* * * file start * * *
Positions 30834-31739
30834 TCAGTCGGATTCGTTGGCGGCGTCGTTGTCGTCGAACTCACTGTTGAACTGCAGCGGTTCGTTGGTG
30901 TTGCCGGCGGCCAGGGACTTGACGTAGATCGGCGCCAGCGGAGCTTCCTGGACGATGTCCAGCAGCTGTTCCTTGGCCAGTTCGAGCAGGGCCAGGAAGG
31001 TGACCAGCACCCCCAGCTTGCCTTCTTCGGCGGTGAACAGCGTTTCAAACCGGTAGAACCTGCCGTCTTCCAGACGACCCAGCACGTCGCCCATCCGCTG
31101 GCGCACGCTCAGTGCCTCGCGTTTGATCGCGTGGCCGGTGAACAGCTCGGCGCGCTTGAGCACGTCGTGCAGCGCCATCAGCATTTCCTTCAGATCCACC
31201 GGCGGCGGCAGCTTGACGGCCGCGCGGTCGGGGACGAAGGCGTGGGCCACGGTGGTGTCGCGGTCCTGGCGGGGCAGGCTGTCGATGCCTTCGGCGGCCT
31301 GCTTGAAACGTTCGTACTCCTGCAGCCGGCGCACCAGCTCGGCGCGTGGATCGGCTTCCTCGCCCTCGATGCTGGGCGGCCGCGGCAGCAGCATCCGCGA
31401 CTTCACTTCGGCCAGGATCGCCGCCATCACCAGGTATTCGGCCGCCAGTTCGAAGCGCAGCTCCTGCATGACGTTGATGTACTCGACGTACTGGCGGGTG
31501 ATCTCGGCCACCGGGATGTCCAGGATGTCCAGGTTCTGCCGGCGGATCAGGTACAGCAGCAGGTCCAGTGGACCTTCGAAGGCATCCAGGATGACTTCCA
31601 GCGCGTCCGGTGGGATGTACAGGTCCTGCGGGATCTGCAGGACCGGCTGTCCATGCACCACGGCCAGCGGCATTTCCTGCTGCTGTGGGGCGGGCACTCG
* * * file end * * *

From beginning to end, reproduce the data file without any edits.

Positions 30834-31739
30834 TCAGTCGGATTCGTTGGCGGCGTCGTTGTCGTCGAACTCACTGTTGAACTGCAGCGGTTCGTTGGTG
30901 TTGCCGGCGGCCAGGGACTTGACGTAGATCGGCGCCAGCGGAGCTTCCTGGACGATGTCCAGCAGCTGTTCCTTGGCCAGTTCGAGCAGGGCCAGGAAGG
31001 TGACCAGCACCCCCAGCTTGCCTTCTTCGGCGGTGAACAGCGTTTCAAACCGGTAGAACCTGCCGTCTTCCAGACGACCCAGCACGTCGCCCATCCGCTG
31101 GCGCACGCTCAGTGCCTCGCGTTTGATCGCGTGGCCGGTGAACAGCTCGGCGCGCTTGAGCACGTCGTGCAGCGCCATCAGCATTTCCTTCAGATCCACC
31201 GGCGGCGGCAGCTTGACGGCCGCGCGGTCGGGGACGAAGGCGTGGGCCACGGTGGTGTCGCGGTCCTGGCGGGGCAGGCTGTCGATGCCTTCGGCGGCCT
31301 GCTTGAAACGTTCGTACTCCTGCAGCCGGCGCACCAGCTCGGCGCGTGGATCGGCTTCCTCGCCCTCGATGCTGGGCGGCCGCGGCAGCAGCATCCGCGA
31401 CTTCACTTCGGCCAGGATCGCCGCCATCACCAGGTATTCGGCCGCCAGTTCGAAGCGCAGCTCCTGCATGACGTTGATGTACTCGACGTACTGGCGGGTG
31501 ATCTCGGCCACCGGGATGTCCAGGATGTCCAGGTTCTGCCGGCGGATCAGGTACAGCAGCAGGTCCAGTGGACCTTCGAAGGCATCCAGGATGACTTCCA
31601 GCGCGTCCGGTGGGATGTACAGGTCCTGCGGGATCTGCAGGACCGGCTGTCCATGCACCACGGCCAGCGGCATTTCCTGCTGCTGTGGGGCGGGCACTCG